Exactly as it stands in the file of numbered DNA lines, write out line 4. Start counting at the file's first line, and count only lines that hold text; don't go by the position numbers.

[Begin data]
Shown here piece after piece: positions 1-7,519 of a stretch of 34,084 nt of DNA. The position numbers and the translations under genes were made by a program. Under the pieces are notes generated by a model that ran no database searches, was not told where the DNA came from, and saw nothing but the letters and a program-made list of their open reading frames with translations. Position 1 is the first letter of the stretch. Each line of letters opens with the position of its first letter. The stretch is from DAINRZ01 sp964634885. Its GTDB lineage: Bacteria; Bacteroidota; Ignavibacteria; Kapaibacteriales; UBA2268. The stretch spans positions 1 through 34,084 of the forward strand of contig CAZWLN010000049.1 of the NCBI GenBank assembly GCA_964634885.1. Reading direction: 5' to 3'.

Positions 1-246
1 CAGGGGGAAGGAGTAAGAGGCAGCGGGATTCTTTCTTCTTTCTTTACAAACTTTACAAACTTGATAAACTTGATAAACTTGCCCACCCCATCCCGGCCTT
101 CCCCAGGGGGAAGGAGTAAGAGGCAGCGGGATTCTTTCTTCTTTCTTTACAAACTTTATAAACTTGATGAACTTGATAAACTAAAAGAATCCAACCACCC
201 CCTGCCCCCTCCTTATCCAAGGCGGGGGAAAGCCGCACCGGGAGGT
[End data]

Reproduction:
101 CCCCAGGGGGAAGGAGTAAGAGGCAGCGGGATTCTTTCTTCTTTCTTTACAAACTTTATAAACTTGATGAACTTGATAAACTAAAAGAATCCAACCACCC